Stamford Board of Representatives

Excerpts from KNOW YOUR OWN TOWN,1943, published by the Stamford League of Women Voters  

"It must never be forgotten that in a Democracy the beginnings of all good government are to be found in local self-government."

Nicholas Murray Butler
    President, Columbia University

"A popular government without popular information or the means of acquiring it, is but the prologue to a farce or a tragedy or both.  Knowledge will forever govern ignorance; and a people who mean to be their own governors must arm themselves with the power which knowledge gives."

James Madison

I.  Development of Town and City Government

The community of Stamford, Connecticut, operates under two forms of local government:  the Town, which has no charter, but is under the general Statutes of Connecticut, and the City charter.

The Town has existed since the first settlers came to Stamford from Wethersfield in 1641.  The thirty townsfolk held their first Town Meeting that year, and elected their Selectman to "order the common affairs of the people."  There have been only two important modifications of this Town-meeting-Selectmen gown government in the 300 years since then.  In 1872 a Board of Education was created to manage the schools, and in 1919 a Board of Finance was set up under the General Statutes to review and make recommendations to the Town Meeting on all fiscal matters.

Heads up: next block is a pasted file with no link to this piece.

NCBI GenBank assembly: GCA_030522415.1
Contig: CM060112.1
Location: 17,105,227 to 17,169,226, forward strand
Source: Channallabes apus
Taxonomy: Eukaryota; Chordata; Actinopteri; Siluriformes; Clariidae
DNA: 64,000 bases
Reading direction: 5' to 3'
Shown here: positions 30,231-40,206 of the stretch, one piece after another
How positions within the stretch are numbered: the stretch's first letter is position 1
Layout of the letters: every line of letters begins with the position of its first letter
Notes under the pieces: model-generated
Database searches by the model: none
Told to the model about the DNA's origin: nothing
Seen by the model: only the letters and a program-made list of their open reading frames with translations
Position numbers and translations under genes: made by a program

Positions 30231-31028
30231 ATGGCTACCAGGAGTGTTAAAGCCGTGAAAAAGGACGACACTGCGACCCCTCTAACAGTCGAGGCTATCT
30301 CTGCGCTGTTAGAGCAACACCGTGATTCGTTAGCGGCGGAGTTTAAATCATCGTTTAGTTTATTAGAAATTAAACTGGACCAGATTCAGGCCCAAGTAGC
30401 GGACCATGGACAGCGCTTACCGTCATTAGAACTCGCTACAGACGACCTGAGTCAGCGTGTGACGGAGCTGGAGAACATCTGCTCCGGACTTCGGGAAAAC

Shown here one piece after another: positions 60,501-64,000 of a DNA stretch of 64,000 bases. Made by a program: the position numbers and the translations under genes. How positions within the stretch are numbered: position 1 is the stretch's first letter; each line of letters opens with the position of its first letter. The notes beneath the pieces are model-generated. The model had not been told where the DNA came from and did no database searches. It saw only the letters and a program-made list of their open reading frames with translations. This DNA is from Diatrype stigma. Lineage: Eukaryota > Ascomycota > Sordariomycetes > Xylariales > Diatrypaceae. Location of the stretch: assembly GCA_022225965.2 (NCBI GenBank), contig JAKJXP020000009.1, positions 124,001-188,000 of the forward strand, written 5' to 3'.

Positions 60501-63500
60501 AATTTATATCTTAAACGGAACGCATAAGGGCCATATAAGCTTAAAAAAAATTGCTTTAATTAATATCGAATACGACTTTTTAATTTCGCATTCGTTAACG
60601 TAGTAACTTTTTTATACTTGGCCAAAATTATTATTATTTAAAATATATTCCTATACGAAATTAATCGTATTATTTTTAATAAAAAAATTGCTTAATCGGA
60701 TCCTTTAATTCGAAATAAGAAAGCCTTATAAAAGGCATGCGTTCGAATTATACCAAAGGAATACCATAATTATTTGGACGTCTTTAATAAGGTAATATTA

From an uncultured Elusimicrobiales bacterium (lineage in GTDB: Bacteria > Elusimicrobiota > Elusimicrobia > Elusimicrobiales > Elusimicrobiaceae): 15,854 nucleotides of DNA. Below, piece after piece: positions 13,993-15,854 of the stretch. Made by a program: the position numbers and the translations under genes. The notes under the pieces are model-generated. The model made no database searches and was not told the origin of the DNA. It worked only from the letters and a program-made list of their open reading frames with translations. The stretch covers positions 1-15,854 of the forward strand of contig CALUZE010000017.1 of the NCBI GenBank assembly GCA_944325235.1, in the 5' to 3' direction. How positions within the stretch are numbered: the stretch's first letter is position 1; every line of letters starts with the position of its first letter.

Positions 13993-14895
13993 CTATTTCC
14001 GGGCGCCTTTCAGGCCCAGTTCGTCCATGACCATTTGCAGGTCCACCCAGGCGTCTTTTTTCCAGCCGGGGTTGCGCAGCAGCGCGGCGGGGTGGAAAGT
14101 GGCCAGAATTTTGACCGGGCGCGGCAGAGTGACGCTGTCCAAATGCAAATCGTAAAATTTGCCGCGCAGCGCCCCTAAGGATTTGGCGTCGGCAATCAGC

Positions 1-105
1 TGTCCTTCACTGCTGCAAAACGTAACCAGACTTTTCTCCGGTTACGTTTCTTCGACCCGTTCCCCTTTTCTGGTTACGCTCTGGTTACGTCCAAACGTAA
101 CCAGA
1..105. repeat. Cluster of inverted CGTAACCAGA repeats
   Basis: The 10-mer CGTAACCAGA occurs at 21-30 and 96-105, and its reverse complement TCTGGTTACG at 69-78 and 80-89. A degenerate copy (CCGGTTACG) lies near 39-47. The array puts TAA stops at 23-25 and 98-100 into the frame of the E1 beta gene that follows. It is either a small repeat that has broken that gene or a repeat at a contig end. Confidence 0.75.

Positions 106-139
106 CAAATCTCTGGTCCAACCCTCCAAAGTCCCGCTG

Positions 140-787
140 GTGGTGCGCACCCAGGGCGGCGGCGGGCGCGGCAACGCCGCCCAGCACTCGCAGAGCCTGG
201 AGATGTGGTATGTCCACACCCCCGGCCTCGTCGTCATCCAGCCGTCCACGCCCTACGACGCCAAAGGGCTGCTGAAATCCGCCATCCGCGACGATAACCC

The City developed within the Town to answer a need for special municipal services in the thickly-settled portions of the Town.  In 1830, when the total population of the town was 3700, there were 92 families living in the southern part, who wanted services and regulations not needed in the farm-lands to the North. They, therefore, obtained from the State Legislature a charter which set up a Borough in their part of the town.  The limits of the Borough were defined. These limits were extended at intervals as the population increased, until in 1893 the Borough was exchanged for a City Charter. This City Charter was replaced by the present Strong-Mayor Charter in 1935 after a referendum.

The 1940 census showed the population of Stamford to be 61,215, of whom 47,938 live within the City. Since over three-quarters of Stamford's population are governed by and must support both Town and City Governments, this information is so arranged that these citizens can see both of their local governments as a whole.